life (19)

Walk It Out

All of our lives, when lived rightly, are a journey into trust. A few days ago, I mentioned one prayer I’ve been repeatedly lifting up to God. In fact, there’s another particular prayer I’ve been praying for quite a while, and I think (and hope) that the development of this prayer has been reflected in these pages.

At first, and for a long time, it went like this: “Lord, help me to learn to trust you more deeply.” However, over the last several weeks, I’ve felt the need to add this: “…and to become more worthy of your trust.”

This is not about theology, so don’t go there. This is about relationship. I want to know God more deeply, but I have to allow him to know me more deeply. Again, suspend the theology; I know God knows me. And yet, I try to hide.

This journey into trust, however, requires me to stop hiding. It requires me to put my sin and my agenda and my fear away, so I can truly experience God’s knowing of me—that my relationship with God might be truly intimate and not just “all in order.”

The fact is, both parts of this prayer are flip sides of the same problem—there’s only one person in this equation who can’t be trusted. However, my own untrustworthiness feeds my inability to trust God. Only as I begin to obediently walk out what God’s commanded do I begin to, in turn, feel as if I can trust God with every part of my life. God doesn’t condemn me; he forgives me and wants me to be better.

This isn’t just for me. At the same time that I need to receive his grace, I need to extend it to others. I need to show genuine pity—not in the sense of “I feel sorry for you,” but in the sense of “I ache for you and want to help you.” Because that’s the kind of pity Jesus has shown to me.

As we’ve observed repeatedly this week, we know the way to where Jesus is going. It’s time to walk it out.

We are called to be a blessing to every person we meet, whether they realize it or not. The only way to become that blessing is to be emptied of our own stuff, so that God can fill and transform us into the individuals he has created us to be. Each of our lives need to move from being of Christ to being in Christ—and finally to the point where our life “is Christ” (Philippians 1:21, et al.).

Love is union—with Jesus and with those he’s called us to love. We as Christians—or, as C.S. Lewis put it, “little Christs”—are called to reconcile the world to God. We’re not just here waiting to be taken from the world, but to begin bringing a foretaste of the kingdom of heaven to the world now, even as we are “in the world but not of it” (see John 17:15–16).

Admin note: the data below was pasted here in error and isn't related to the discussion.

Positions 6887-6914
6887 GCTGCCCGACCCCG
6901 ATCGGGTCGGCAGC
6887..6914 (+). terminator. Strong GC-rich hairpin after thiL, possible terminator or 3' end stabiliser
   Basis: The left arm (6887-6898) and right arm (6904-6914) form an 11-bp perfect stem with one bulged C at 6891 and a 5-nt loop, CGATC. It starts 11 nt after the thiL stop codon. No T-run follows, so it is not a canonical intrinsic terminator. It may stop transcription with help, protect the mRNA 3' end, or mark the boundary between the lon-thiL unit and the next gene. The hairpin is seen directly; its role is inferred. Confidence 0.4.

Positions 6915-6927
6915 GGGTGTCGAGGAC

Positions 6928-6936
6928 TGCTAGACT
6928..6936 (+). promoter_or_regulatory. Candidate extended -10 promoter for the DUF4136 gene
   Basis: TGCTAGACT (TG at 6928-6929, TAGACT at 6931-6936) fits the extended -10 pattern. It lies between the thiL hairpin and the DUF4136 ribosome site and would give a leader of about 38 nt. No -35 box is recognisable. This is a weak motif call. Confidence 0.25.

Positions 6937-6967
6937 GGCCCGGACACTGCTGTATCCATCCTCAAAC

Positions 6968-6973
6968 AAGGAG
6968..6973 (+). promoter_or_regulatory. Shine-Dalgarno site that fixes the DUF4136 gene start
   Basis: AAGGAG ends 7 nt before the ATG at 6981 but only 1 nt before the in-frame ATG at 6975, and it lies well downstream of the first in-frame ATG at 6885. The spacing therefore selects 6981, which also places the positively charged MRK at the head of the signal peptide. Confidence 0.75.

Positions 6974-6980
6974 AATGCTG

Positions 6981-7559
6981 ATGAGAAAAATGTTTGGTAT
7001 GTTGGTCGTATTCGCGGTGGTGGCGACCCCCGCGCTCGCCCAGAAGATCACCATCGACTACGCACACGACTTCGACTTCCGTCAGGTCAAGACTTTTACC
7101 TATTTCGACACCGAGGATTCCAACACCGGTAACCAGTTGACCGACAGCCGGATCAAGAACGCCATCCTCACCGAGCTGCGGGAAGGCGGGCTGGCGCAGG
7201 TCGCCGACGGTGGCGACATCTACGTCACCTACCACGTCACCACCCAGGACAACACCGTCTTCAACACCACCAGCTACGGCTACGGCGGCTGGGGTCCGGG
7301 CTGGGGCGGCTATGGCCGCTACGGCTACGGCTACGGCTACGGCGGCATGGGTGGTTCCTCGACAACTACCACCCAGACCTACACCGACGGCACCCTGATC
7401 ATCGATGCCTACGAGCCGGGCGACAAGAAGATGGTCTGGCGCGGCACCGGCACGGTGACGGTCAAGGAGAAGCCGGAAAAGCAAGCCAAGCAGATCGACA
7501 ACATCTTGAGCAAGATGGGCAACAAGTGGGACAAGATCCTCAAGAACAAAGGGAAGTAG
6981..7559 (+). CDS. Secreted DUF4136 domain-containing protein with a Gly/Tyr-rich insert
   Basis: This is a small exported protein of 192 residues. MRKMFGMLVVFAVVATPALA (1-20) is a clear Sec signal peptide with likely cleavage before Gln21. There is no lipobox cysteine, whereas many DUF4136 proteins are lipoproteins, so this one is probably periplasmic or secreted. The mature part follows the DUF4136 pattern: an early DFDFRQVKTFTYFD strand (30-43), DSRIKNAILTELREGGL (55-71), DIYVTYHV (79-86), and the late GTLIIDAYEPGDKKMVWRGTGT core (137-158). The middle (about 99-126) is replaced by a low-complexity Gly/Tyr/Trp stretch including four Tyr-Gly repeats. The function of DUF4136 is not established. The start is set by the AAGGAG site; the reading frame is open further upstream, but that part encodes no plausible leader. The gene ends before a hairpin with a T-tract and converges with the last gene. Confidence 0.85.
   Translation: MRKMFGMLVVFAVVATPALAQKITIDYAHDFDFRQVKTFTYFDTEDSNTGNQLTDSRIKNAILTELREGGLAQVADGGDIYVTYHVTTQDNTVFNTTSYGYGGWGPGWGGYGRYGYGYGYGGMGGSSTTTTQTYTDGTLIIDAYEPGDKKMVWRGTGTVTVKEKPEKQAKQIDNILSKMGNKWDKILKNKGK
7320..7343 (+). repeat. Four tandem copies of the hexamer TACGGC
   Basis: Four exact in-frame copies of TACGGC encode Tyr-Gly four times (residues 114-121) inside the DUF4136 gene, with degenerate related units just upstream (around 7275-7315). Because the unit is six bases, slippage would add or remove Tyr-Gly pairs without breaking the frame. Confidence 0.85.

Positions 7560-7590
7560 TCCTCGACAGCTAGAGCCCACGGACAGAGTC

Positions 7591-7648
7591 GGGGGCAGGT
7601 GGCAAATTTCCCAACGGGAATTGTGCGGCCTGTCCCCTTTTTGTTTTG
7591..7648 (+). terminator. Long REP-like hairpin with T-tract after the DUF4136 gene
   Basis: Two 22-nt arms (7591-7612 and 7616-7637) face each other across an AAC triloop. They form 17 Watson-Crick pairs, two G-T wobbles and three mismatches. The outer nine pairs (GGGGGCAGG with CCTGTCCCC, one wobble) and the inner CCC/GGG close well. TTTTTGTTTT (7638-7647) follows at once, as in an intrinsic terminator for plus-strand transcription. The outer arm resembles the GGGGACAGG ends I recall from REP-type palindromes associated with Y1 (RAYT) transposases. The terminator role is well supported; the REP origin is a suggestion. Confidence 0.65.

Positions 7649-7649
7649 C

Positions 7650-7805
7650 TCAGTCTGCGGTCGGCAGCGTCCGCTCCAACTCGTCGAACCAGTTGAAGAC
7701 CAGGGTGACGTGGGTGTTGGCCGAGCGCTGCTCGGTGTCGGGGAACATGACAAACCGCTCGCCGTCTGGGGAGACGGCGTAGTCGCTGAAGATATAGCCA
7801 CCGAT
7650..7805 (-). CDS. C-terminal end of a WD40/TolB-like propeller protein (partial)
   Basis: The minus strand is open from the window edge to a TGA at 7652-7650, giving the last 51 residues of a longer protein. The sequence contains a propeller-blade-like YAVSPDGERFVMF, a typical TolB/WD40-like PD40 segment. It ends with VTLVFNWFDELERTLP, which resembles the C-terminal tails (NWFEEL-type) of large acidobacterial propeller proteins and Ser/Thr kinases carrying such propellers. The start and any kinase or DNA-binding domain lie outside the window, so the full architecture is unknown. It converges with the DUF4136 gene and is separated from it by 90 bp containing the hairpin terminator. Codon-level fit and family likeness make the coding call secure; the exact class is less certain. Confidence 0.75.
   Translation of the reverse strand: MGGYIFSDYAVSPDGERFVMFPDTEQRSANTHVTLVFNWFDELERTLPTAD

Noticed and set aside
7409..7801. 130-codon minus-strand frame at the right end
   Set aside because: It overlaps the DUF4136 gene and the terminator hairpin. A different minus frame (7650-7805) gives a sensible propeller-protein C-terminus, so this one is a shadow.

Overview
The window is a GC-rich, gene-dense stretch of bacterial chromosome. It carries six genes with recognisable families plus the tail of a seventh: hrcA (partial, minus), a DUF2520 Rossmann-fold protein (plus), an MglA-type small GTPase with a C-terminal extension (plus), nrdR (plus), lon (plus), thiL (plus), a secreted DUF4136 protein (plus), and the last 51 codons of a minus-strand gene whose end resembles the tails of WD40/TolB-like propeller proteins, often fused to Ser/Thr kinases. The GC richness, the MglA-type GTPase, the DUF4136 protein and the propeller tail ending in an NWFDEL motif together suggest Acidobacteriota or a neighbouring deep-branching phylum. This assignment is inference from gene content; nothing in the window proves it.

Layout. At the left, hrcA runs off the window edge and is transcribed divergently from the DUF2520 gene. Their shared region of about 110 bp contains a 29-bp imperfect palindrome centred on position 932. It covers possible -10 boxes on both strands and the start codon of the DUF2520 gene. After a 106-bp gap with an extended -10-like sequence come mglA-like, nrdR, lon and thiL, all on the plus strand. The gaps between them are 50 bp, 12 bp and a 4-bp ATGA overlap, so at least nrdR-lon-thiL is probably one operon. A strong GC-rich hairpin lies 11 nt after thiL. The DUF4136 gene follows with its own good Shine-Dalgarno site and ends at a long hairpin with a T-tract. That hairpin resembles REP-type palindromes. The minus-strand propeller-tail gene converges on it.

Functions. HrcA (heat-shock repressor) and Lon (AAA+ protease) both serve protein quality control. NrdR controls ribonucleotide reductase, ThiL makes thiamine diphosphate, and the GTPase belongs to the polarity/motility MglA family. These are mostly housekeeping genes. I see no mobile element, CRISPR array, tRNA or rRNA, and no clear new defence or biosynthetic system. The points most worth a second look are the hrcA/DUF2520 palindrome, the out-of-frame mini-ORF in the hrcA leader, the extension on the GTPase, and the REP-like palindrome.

We cannot change the things, or the opportunities, that we’ve lost, but we can be prepared to receive and walk in the new things God has created us to do. We are new creations. God is still creating something new within us. God wants to bring us into something new. But we must want what God wants—not just something new.

Therefore, since we are surrounded by so great a cloud of witnesses, let us also lay aside every weight, and sin which clings so closely, and let us run with endurance the race that is set before us, looking to Jesus, the founder and perfecter of our faith, who for the joy that was set before him endured the cross, despising the shame, and is seated at the right hand of the throne of God. Consider him who endured from sinners such hostility against himself, so that you may not grow weary or fainthearted…. Therefore lift your drooping hands and strengthen your weak knees, and make straight paths for your feet, so that what is lame may not be put out of joint but rather be healed. Strive for peace with everyone, and for the holiness without which no one will see the Lord (Hebrews 12:1–3, 12–14).

One last thing to remember about walking: It’s not always exciting. Sometimes there are breathtaking vistas, and that great feeling of “a second wind.” Sometimes it’s monotonous. Sometimes it’s difficult. Often, it’s just plain tiring. But walking gets you somewhere. If we’re following Jesus, it’s somewhere better.

We can walk in the knowledge that tomorrow will be a good day—and that even if it’s not a good day, experientially speaking, God is working out the events of the day for our good (Romans 8:28). Because his good is our good.

The time to walk out our new lives in Christ is today. So let’s do it. And may God continue to bless you as you lay it all down again each day, for the sake of the One who laid down his life for us.

Lay It Down Today

We’ve approached your next steps from a variety of angles this week. Hopefully, at least one of these approaches has resonated with you. So now, it’s your turn.

If you sense what God is leading you into next, or know you’re already in the midst of it, spend time thanking God for the desire he’s given you, how he’s fulfilling it, and for the desire to keep moving forward. If not, spend time pursuing things with God. “[H]ow much more will your Father who is in heaven give good things to those who ask him!” (Matthew 7:11).

Finally, spend some time thanking God for this journey into trust he’s taken you on over the last few months; and ask him to take you far beyond even where you are now—and into eternity with him.

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Lay Down Your Life

Death is not just the end of life—it is the returning of life to its Creator. It is not a loss, but a fulfillment. All the laying down of all the pieces of our lives are but a rehearsal for that moment.

No wonder Paul says, “[W]e would rather be away from the body and at home with the Lord” (2 Corinthians 5:8). Sometimes we just want to jump to the end. Even for a coward like myself, the idea of martyrdom seems noble, even romantic. But if we’re not willing to die to ourselves right now, it’s a fairly safe bet that we wouldn’t lay down our physical lives if we were ever called to do so.